During a media briefing held yesterday, NASA announced that it is bidding farewell to the Opportunity rover, as all attempted efforts to wake the sleeping rover since June 2018 were unsuccessful. Opportunity has recently marked 15 years on the Martian surface, and spent nearly as much time exploring it, providing a wealth of useful data which will help us understand more about Mars.
#ThanksOppy for being the little rover that could! A planned 90-day mission to explore Mars turned into 15 years of ground-breaking discoveries and record-breaking achievements. Here’s a look: https://t.co/e32XC64e3C
— NASA (@NASA) February 14, 2019Gates Capital Management Reduces Risk After Rare Down Year [Exclusive]
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Mars was struck by a severe dust storm in June 2018. Opportunity became covered with a lot of dust, which prevented it from receiving enough energy through its solar panels. NASA conducted more than a thousand commands to restore contact with the rover, but in the end they simply had to bid farewell to the Opportunity rover.
“It is because of trailblazing missions such as Opportunity that there will come a day when our brave astronauts walk on the surface of Mars,” NASA Administrator Jim Bridenstine was quoted on NASA’s news release about bidding farewell to the Opportunity rover. “And when that day arrives, some portion of that first footprint will be owned by the men and women of Opportunity, and a little rover that defied the odds and did so much in the name of exploration.”
The rover was originally designed to last only 90 Martian days and travel 1,100 yards. However, it exceeded everyone’s expectations and endured for 14 years on Mars, delivering valuable scientific information which serves as a strong foundation for NASA to return to Mars with new missions. It managed to travel 28 miles, until it reached its final spot in Perseverance Valley.
“For more than a decade, Opportunity has been an icon in the field of planetary exploration, teaching us about Mars’ ancient past as a wet, potentially habitable planet, and revealing uncharted Martian landscapes,” said Thomas Zurbuchen, associate administrator for NASA’s Science Mission Directorate. “Whatever loss we feel now must be tempered with the knowledge that the legacy of Opportunity continues – both on the surface of Mars with the Curiosity rover and InSight lander – and in the clean rooms of JPL, where the upcoming Mars 2020 rover is taking shape.”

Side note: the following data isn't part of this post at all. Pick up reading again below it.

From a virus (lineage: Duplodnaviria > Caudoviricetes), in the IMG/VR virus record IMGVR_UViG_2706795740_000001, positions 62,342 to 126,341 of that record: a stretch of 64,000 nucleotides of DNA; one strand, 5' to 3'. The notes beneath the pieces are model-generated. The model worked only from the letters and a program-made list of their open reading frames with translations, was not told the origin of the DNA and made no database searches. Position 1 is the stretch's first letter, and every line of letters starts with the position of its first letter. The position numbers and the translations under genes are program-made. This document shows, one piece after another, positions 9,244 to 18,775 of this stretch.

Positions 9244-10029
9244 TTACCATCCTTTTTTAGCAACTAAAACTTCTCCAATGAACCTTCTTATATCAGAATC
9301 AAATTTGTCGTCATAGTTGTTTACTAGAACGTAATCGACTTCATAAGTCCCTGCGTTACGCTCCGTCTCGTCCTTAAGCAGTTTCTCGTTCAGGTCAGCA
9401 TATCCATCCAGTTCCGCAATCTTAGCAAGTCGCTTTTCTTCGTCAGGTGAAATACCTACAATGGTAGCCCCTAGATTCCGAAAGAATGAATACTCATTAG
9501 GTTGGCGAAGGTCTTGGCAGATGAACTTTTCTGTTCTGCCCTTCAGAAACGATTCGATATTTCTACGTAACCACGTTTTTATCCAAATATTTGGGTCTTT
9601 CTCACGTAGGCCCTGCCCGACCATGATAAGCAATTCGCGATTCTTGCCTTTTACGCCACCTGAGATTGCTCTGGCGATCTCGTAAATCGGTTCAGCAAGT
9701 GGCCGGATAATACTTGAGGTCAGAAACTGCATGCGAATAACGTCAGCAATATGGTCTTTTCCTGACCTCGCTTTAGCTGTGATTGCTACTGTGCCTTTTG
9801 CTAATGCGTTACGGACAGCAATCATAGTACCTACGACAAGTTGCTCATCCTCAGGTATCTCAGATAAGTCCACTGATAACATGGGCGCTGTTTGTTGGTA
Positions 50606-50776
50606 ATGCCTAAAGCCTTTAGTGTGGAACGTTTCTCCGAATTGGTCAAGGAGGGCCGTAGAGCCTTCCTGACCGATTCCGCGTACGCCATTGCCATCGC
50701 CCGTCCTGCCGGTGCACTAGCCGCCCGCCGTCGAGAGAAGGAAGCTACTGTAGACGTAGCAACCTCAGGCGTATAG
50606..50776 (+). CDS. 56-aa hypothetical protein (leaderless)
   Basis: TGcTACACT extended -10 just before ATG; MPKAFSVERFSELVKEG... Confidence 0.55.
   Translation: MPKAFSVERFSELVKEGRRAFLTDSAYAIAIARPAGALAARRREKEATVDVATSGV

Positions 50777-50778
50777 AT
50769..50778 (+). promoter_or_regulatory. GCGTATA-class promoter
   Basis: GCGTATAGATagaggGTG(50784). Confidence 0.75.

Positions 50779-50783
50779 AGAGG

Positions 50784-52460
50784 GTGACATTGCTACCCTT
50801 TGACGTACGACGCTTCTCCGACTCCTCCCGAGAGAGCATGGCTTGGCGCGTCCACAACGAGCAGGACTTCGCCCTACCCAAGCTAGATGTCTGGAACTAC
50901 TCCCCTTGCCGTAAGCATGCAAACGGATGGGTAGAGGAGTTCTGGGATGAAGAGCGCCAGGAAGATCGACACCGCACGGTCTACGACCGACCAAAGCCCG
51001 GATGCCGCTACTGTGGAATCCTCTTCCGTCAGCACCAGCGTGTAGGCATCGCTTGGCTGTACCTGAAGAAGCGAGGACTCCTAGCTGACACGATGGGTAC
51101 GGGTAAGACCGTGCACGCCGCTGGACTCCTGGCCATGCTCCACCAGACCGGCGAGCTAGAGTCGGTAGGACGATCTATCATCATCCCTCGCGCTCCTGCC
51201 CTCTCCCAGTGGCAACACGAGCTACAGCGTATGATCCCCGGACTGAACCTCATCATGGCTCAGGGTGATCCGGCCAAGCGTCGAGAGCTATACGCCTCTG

NASA tried contacting Opportunity for the last time via the 70-meter Mars Station antenna at NASA’s Goldstone Deep Space Complex in California. Unfortunately, they didn’t get a return signal which put the end to the mission.
“We have made every reasonable engineering effort to try to recover Opportunity and have determined that the likelihood of receiving a signal is far too low to continue recovery efforts,” said John Callas, manager of the Mars Exploration Rover (MER) project at JPL.
Opportunity was launched shortly after its twin rover Spirit and landed on the Medidiani Planum region of Mars in January 2004, arriving on the Red Planet seven months after its launch. However, its twin Spirit landed 20 days earlier, arriving in the Gusev Crater measuring 103 miles wide. While Spirit lasted a shorter time than Opportunity it still provided a great deal of scientific information for NASA, logging almost 5 miles before it became stuck and its mission ended.
“I cannot think of a more appropriate place for Opportunity to endure on the surface of Mars than one called Perseverance Valley,” said Michael Watkins, director of JPL. “The records, discoveries and sheer tenacity of this intrepid little rover is testament to the ingenuity, dedication, and perseverance of the people who built and guided her.”
NASA’s Twitter moments also shared images of Opportunity’s presence on Mars, among many photos that the golf-cart-sized rover sent back to Earth. Its last photo taken in the middle of the dust storm when the dust covered the sun looks cold and dreary. Despite NASA bidding farewell to the Opportunity rover, their legacy will remain preserved thanks to other rovers Curiosity and Mars InSight.